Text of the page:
“We had 10 good years of marriage, followed by three years of hell,” says Denise Friesen of Springfield, Nebraska. Many people told Denise and her husband, Roger, that they should get a divorce. Instead, she says, “God restored our marriage.”
But that’s not what this story is about. It’s about what Roger and Denise have done in the second half of their 28-year marriage.
Something seems to happen in the hearts of many couples who have seen their marriages saved. Their experience is so profound, so life-changing, that they immediately think of how they can help other couples who have the same problems. They want those couples to understand the same biblical principles and the same hope they have. They want couples to know and experience God.
And that’s what happened to Roger and Denise Friesen.
They began by reaching out to couples in their church and business who were in crisis—major relational problems, close to divorce. But maybe they weren’t ready to dive in so deep. “This crisis stuff is wearing me out,” Roger said. They needed to find a way to help people build a foundation for marriage as God designed it.
They learned about Preparing for Marriage, a FamilyLife resource for teaching and mentoring couples who are engaged or contemplating marriage. It was the right tool at the right time; they realized they could help couples avoid many of the same mistakes they had made in marriage. They talked to their pastor about starting a premarriage mentoring program, and he was delighted to have someone volunteer to help relieve his load. “That’s the best thing I’ve heard because I don’t like premarital counseling,” he said.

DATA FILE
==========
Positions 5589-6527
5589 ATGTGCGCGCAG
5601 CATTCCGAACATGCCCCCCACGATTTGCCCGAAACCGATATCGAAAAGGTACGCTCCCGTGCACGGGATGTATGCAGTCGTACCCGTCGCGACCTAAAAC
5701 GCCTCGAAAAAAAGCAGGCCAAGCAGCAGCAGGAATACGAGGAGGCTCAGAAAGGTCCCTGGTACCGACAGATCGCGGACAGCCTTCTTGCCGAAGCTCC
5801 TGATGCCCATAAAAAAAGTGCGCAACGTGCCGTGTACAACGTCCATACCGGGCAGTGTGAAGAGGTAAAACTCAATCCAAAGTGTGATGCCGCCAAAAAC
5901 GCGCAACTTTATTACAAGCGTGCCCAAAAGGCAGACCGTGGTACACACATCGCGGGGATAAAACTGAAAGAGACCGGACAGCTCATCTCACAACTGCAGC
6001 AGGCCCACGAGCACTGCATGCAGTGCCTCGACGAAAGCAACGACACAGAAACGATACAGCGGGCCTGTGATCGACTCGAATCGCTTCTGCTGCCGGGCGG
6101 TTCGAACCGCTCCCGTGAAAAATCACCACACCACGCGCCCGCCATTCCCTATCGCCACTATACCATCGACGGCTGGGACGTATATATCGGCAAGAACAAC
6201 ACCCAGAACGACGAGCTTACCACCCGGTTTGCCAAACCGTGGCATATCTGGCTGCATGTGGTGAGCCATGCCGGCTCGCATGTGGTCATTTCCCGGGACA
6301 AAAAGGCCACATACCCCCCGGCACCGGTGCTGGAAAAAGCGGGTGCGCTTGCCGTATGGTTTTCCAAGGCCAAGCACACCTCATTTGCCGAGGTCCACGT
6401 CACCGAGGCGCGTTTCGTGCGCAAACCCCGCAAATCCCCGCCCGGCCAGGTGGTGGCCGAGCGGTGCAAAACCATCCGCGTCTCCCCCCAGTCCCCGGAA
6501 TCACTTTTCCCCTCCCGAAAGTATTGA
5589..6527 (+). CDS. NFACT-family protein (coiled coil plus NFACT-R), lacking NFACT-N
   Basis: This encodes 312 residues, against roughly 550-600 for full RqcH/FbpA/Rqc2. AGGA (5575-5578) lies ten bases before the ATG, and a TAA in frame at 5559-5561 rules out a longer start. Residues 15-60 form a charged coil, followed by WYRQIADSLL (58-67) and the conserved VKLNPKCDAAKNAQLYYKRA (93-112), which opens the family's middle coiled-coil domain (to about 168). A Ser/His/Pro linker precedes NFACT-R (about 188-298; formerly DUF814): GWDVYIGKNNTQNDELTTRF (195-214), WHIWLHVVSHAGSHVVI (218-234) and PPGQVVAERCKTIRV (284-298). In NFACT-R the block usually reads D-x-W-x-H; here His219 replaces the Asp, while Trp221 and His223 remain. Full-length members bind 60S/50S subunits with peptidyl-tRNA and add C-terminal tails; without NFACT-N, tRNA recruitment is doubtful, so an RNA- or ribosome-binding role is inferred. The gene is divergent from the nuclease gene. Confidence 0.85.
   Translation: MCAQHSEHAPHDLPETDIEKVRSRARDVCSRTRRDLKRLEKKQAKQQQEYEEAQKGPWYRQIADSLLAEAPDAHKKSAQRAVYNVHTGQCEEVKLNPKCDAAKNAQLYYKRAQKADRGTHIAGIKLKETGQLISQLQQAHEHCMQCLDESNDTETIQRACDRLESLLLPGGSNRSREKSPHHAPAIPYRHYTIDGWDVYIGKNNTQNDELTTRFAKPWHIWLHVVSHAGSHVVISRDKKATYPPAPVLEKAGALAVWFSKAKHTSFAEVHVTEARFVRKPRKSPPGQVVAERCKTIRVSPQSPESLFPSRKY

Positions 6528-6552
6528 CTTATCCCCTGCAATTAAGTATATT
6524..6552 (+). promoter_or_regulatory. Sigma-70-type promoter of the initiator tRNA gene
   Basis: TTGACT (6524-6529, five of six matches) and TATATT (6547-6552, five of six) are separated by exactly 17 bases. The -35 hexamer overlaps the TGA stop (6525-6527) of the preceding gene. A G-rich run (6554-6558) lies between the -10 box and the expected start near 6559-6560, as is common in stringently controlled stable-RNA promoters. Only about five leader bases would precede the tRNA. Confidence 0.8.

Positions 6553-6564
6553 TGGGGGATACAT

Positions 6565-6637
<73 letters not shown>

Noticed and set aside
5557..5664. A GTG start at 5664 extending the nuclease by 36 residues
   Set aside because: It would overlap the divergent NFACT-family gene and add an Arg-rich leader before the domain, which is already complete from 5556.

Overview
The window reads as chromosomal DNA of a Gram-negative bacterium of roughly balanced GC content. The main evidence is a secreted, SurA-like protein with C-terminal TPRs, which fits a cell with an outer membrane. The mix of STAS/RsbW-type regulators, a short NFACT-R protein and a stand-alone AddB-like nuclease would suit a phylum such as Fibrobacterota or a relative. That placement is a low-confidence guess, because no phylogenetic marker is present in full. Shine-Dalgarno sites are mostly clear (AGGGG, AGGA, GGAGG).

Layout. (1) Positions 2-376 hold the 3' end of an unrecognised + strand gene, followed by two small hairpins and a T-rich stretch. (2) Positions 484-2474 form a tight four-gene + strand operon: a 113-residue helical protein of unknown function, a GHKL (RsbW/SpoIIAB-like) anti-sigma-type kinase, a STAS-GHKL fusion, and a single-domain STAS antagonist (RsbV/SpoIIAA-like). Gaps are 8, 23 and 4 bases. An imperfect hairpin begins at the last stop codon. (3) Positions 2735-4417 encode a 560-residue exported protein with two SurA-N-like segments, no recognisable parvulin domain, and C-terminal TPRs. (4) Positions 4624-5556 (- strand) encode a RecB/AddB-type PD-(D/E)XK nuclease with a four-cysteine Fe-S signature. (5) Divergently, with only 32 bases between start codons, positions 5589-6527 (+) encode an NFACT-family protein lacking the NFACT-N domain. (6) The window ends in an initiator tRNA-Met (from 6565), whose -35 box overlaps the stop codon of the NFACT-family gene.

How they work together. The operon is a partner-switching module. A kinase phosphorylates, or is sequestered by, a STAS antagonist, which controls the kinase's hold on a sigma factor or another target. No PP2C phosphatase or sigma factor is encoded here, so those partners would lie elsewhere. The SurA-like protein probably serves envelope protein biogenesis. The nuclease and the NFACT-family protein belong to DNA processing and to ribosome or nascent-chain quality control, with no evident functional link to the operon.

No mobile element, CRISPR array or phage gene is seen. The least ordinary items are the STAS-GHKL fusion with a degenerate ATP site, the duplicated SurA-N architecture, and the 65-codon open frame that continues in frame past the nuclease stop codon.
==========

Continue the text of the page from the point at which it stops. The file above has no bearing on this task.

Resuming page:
Over the next eight years, they mentored and took 250 couples through Preparing for Marriage (over a third from outside the church), and trained over 50 couples in their church in how to be premarriage and marriage mentors. They’ve also trained people in a dozen churches in the Omaha area in premarriage ministry.
They are big believers in the importance of mentoring. “You don’t have to have a perfect marriage to mentor people,” Denise says. “You just need to be available to meet with them. Everybody has somebody younger than them that they should be mentoring.”
What happens now, she says, “is we have couples who have experienced the program by either going through it themselves or being trained to mentor. Then they move and want to start a ministry in their churches around the country. I can barely keep up answering questions for them and sending them materials. We have developed a training book and put most of the material on a thumb drive to make it available to give to other churches.”
The Friesens have become so committed to mentoring that they’ve begun a ministry called SOS Marriage Care, and devote several evenings a week (Roger still has a full-time job) to working with premarried and married couples. They’ve even gone back to working with troubled marriages; of the 50 couples they’ve worked with over the last year, 40 were in crisis.
In fact, the Friesens will sometimes use Preparing for Marriage to help couples rebuild their marriage—even if they’ve been together for over 20 years. “We don’t know of a better way to teach what God says about marriage,” Denise says. And if couples wonder why they are using a premarriage workbook, Roger reminds them, “You need a new marriage … but you don’t need a new spouse.”